Sprint Corp. unveiled a new "all-in" pricing plan Tuesday with a campaign featuring David Beckham. And then someone read the fine print.
Sprint Tuesday began offering consumers an $80 "All In" pricing plan that includes $20 lease payments on a handset and $60 for unlimited text, phone and data services; it also ended its $70-a-month unlimited service plan. The offer expires Aug. 6.
But later the same day, the company released a statement saying that it would remove video-streaming limits it had set for the new plan. That came after some consumers read the fine print and noticed that the deal included a clause saying Sprint would throttle online video with a maximum video speed of 600 kilobytes per second at all times -- "a speed that's little better than what you'd get on dial-up," according to the Washington Post.
"Some consumers raised concerns about a 600 kbps limitation – and we are acting immediately to address these concerns," said the company in a statement Tuesday night.
"At Sprint, we strive to provide customers a great experience when using our network. We heard you loud and clear, and we are removing the 600 kbps limitation on streaming video," said CEO Marcelo Calure in the statement, which included this caveat: "During certain times, like other wireless carriers, we might have to manage the network in order to reduce congestion and provide a better customer experience for the majority of our customers."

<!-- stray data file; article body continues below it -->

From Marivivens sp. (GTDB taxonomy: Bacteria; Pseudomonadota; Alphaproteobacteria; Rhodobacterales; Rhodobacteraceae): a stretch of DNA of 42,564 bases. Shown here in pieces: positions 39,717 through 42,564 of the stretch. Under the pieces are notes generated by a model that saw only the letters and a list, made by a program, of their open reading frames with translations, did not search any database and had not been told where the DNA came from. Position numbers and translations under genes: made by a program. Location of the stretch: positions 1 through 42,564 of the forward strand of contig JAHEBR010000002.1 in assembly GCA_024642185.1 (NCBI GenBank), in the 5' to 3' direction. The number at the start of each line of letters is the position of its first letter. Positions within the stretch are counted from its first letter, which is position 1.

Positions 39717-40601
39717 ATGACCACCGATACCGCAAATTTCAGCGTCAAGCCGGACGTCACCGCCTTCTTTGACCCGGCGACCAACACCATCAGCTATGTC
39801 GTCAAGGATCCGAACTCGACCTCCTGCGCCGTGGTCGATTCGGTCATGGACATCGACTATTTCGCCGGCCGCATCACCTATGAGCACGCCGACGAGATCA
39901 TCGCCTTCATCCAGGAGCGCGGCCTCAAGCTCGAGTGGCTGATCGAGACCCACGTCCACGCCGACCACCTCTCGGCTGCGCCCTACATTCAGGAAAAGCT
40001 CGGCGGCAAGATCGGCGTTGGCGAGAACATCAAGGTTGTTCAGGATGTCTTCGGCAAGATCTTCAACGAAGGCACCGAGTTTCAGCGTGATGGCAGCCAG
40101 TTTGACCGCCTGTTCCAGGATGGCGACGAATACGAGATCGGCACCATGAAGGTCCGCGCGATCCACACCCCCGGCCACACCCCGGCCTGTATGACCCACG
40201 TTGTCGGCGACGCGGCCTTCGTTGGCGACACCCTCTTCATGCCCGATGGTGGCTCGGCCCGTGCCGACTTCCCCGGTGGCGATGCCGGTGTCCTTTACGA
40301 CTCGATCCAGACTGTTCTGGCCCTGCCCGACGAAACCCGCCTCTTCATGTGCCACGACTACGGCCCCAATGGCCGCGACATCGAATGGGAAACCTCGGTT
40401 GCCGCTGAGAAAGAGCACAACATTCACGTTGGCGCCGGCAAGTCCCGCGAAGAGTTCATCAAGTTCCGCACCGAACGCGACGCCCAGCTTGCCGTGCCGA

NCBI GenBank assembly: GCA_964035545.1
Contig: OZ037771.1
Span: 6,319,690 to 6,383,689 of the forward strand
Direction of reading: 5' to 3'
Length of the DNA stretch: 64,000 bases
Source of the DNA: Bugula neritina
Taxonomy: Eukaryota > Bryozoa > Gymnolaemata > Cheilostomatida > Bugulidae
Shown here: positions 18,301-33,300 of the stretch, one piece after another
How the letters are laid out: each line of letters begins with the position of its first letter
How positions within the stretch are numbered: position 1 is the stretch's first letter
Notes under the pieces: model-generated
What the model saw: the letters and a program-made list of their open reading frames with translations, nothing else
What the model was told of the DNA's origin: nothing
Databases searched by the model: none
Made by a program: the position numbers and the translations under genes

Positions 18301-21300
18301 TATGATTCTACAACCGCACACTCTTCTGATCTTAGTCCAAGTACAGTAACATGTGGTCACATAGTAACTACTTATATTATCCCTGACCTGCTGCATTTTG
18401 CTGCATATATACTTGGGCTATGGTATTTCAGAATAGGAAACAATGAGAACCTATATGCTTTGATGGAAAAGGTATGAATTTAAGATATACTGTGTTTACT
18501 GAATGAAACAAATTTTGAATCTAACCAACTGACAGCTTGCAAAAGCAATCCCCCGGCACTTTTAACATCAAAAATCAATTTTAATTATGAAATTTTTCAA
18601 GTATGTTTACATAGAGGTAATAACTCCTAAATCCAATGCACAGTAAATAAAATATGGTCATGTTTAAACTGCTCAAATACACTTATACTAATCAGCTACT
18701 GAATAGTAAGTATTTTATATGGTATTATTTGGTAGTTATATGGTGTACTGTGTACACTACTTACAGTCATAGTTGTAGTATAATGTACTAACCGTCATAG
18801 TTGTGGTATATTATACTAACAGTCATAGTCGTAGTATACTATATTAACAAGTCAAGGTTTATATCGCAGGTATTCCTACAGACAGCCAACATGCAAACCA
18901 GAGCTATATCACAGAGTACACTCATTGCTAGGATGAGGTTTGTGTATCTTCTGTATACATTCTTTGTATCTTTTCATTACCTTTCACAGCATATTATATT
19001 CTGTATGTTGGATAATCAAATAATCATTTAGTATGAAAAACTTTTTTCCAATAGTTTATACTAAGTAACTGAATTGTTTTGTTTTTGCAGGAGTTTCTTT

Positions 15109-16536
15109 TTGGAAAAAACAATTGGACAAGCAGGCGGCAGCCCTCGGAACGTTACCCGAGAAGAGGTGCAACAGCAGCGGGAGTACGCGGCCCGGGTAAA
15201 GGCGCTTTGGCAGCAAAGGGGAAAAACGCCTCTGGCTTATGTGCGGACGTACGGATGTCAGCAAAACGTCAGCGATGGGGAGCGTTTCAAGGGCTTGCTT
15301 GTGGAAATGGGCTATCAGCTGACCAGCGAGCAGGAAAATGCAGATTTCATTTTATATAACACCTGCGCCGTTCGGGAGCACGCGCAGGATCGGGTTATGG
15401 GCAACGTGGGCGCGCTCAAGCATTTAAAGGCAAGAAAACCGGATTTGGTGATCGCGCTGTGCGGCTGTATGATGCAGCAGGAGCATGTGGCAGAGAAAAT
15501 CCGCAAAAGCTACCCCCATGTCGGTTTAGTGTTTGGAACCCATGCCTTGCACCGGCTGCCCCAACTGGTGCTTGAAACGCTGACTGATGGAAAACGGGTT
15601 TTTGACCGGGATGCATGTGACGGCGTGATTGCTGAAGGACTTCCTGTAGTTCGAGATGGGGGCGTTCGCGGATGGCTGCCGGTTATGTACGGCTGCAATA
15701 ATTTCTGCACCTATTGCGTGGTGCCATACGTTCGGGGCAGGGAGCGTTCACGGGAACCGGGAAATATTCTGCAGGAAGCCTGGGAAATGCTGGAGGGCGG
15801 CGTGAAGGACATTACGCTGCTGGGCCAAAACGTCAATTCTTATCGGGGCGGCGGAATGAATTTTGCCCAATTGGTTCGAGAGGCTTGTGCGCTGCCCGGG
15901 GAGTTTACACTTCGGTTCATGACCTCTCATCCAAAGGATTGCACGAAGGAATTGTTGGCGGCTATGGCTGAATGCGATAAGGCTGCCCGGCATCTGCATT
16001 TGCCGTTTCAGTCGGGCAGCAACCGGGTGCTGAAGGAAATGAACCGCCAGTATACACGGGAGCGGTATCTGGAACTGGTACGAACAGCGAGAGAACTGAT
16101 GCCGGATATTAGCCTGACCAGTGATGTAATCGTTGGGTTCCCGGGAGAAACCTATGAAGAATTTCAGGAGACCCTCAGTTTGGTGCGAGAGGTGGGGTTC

Sprint, which has lost subscribers for seven straight years, has become one of the most aggressive price cutters with promos like "cut your bill in half." Such efforts spearheaded by Mr. Claure helped Sprint add customers in the first quarter.
Still the No. 3 U.S. wireless carrier, Sprint is struggling to make network enhancements and improve service quality for users. These upgrade costs have raised questions about the company's finances. Sprint reported $914 million in negative cash flow in its fiscal fourth quarter ended March 31.
Sprint's new $80 plan is still lower than T-Mobile U.S.' comparable offering. T-Mobile, the fourth-largest carrier, sells leases on iPhones and unlimited service for $95 a month.
"When consumers ask carriers what their all-in price is, it will be apparent Sprint offers the best value," Kevin Crull, Sprint's chief marketing officer, said in an interview with Bloomberg.
~~With Bloomberg News~~